Make no mistake about it, the marriage equality ruling is wonderful, but it is by no means a panacea in our quest for full and equal human rights for the entire LGBTQ community -- and it is our human, not our civil, rights that are at stake.
Simply put, we have come to a critical crossroads in the LGBTQ equality movement, the future of which depends to a very large degree on the collective actions of what we do from this point forward -- and by "we" I mean ALL of US -- whether you identify under one of the letters or are a straight ally.
We must now turn our attention and our energies towards those areas of inequality that continue to plague our progress. Once such area is that of employment. Having been firmly ensconced in Corporate America for 35 years, it is the area that I chose to contribute my voice to when I transitioned in my workplace nearly 10 years ago.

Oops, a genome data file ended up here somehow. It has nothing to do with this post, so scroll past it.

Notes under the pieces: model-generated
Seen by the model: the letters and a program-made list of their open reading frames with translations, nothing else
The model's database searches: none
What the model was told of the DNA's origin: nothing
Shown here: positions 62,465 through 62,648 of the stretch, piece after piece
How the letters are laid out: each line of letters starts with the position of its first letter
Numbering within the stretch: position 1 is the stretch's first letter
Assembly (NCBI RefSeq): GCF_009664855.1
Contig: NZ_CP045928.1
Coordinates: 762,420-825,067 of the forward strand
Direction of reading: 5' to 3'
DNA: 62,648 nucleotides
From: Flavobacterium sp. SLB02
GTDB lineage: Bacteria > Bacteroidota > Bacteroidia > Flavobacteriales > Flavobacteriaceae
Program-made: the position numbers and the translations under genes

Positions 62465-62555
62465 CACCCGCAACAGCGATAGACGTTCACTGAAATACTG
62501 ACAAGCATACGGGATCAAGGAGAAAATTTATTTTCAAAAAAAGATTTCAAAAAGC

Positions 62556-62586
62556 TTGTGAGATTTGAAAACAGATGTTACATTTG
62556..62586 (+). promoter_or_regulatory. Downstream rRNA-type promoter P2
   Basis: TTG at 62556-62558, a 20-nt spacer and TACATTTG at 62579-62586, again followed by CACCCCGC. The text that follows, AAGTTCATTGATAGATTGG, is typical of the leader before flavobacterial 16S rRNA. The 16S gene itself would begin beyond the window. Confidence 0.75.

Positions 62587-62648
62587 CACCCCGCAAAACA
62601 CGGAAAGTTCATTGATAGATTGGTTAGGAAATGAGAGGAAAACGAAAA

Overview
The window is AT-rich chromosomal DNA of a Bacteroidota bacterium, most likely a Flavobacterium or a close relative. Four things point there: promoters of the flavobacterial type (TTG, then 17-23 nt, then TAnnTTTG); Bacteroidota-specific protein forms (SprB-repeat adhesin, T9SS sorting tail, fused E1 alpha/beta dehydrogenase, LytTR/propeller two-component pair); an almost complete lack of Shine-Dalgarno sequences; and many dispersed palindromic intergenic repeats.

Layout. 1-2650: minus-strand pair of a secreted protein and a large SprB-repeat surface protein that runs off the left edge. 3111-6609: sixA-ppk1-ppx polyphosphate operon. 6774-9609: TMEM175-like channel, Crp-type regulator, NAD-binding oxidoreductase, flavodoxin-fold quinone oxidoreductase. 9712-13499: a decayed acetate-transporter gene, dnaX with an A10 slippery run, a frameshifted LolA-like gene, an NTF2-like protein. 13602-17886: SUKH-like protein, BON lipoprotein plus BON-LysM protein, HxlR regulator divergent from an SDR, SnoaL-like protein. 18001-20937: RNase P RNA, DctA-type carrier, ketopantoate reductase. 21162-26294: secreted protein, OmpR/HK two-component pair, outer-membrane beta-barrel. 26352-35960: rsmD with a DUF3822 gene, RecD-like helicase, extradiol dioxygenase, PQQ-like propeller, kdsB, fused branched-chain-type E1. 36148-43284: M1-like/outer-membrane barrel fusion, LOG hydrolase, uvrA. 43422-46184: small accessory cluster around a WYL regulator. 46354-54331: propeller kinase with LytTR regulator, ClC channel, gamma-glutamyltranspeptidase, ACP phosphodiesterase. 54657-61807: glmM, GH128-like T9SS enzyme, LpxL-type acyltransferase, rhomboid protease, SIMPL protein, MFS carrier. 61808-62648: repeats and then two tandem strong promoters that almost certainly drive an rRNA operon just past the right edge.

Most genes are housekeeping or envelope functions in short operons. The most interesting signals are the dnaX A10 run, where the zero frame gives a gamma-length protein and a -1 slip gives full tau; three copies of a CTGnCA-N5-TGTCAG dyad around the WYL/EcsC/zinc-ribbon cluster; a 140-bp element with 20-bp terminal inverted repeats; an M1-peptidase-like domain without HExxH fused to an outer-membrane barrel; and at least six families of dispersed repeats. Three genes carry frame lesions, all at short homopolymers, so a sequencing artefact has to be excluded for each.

Let's start by reviewing the current LGBTQ workplace equality landscape. Brace yourself, the statistics -- if perhaps you have forgotten them -- are quite sobering:
• Only 19 states and the District of Columbia have employee non-discriminations laws at the state level that protect LGBTQ workers. To put it another way, 28 states do not - for the L, G, and B populations. For trans and gender non-conforming employees, you can up that figure to 31. I was not a math major, but even I can figure out that in 62 percent (nearly two-thirds!) of the United States a trans or gender non-conforming worker can be fired on the spot under state law for simply having the courage to embrace their authentic self -- and it's not all that much better for L, G and B workers at 56 percent.